Here’s why Trump’s tariffs spooked markets around the world

The whiff of a trade war has prompted falls in global stock markets.

President Trump alarmed investors on Thursday by announcing heavy tariffs on steel and aluminum imports. He followed that up Friday with a tweet that said “trade wars are good, and easy to win.”

Investors are worried that Trump stance could set off a wave of protectionist policies across the globe that will hurt businesses and the economy.

US stock futures were sharply lower.

Benchmark indexes in Frankfurt and Paris shed roughly 2% in early trade, while stocks in London dropped by 1%. The Nikkei dropped 2.5% in Tokyo, while Hong Kong stocks slid 1.5%.

“Trump’s announcement not only increases the specter of a global trade war but also neatly highlights the fracturing of the global compact which has been in place over recent decades,” Greg McKenna, chief market strategist at currency trading platform AxiTrader, said in a note to clients.

Trump said his administration would impose a 25% tariff on steel imports and a 10% tariff on aluminum.

Investors are worried how major US trading partners like China, Canada and the European Union will respond.

“Markets are particularly vulnerable if we see retaliatory moves,” said Ric Spooner, chief analyst at stock broker CMC Markets.

If more and more countries put up tariffs on goods coming into their territory, that could push up prices for consumers and depress global trade, which has helped spur recent growth in many major economies around the world.

“Trade is just about the only thing economists are agreed on — more is better,” Rob Carnell, chief Asia-Pacific economist at Dutch bank ING, wrote in a research note.

Trump’s announcement dealt a direct blow to US stocks on Thursday. The Dow fell nearly 1.7% Thursday, while the Nasdaq and S&P 500 both declined 1.3%.

Related: Trump’s new tariffs could make beer, cars and baseball bats more expensive

Analysts in Asia are paying particular attention to what happens in the relationship between the world’s two largest economies, the US and China.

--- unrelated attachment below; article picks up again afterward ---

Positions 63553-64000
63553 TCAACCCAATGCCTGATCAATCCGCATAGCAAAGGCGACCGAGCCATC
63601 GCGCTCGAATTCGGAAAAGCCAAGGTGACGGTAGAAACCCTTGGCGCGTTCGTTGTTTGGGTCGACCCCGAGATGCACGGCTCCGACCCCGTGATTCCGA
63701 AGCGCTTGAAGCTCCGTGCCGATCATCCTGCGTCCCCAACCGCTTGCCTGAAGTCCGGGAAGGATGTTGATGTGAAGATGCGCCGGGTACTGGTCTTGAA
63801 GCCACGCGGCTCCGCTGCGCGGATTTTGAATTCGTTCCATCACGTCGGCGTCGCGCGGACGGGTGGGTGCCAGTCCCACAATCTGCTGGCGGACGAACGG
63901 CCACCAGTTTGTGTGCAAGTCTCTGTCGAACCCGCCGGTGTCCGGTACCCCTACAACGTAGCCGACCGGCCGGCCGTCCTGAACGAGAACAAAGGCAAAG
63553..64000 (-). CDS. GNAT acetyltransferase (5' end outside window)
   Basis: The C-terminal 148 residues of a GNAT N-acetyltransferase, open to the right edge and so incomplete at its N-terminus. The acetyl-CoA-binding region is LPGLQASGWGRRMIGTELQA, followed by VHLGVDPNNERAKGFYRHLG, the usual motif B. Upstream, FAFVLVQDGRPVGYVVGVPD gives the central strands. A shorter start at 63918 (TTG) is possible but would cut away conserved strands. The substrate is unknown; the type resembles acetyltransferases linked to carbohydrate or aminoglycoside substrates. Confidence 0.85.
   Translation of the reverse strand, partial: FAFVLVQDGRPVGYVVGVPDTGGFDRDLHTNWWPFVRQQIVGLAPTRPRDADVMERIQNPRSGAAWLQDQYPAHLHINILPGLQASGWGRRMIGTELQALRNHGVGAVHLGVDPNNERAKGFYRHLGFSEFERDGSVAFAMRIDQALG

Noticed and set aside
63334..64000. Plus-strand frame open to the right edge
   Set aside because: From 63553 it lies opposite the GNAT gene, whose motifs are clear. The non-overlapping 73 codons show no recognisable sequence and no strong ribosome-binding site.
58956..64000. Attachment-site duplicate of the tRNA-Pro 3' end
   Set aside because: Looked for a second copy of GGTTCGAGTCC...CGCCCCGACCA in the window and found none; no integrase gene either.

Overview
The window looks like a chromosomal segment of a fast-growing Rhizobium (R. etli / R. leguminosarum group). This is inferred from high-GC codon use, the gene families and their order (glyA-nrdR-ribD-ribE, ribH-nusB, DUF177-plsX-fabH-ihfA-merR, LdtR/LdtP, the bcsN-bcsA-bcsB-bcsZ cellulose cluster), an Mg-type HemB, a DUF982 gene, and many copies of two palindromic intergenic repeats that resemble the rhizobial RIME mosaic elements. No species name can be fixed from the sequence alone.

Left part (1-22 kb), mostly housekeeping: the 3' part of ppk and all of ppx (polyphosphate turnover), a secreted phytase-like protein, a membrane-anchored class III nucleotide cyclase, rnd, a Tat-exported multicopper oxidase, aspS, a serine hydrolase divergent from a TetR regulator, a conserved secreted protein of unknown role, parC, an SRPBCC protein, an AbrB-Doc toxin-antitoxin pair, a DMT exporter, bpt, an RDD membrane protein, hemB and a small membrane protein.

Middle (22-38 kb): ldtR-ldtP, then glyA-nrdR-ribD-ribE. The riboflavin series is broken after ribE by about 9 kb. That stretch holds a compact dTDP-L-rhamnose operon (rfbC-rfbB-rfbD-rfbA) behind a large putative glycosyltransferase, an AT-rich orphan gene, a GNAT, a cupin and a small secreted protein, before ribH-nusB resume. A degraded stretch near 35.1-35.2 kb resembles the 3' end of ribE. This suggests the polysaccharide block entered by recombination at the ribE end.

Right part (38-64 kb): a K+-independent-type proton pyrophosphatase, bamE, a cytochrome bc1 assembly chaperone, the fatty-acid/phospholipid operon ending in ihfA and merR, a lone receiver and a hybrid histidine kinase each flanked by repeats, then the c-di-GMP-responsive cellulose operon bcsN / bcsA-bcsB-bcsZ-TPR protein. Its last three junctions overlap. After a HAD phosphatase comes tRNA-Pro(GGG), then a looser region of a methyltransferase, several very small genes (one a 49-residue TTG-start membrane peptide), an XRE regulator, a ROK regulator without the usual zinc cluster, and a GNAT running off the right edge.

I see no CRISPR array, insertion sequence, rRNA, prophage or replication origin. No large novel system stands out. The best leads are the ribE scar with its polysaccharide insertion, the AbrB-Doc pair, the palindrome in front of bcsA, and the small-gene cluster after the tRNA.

While steel and aluminum make up just a small part of China’s exports to the US, Trump’s move “is expected to invite the ire” of America’s largest trading partner, Jingyi Pan, a market strategist with investment advisory firm IG, said in a note to clients.

Shanghai’s main stock index fell 0.6% Friday. The losses were smaller than for some other markets in the region because Shanghai stocks had already suffered a big correction in the past month, according to analysts.

For now, investors are taking a “wait and see approach” to how the Chinese government responds to Trump’s latest move, said Dickie Wong, director of research for Hong Kong broker Kingston Financial.

Some steel producers took a big hit. China’s Baoshan Iron & Steel and Japan’s Nippon Steel both dropped nearly 4%.

European steelmakers, which were slammed late on Thursday, posted further losses. Germany’s ThyssenKrupp dropped 3%, while Salzgitter shed 5%. Industry leader ArcelorMittal declined more than 4%.

Companies that have strong ties to the US fared better, with investors hoping their American operations could enable them to avoid the worst effects of the tariffs.

Australia’s Bluescope Steel, which has a mill in Ohio, climbed 1.2%. And Japanese steelmaker Yamato Kogyo, which has a joint venture with US firm Nucor, gained 1.4%.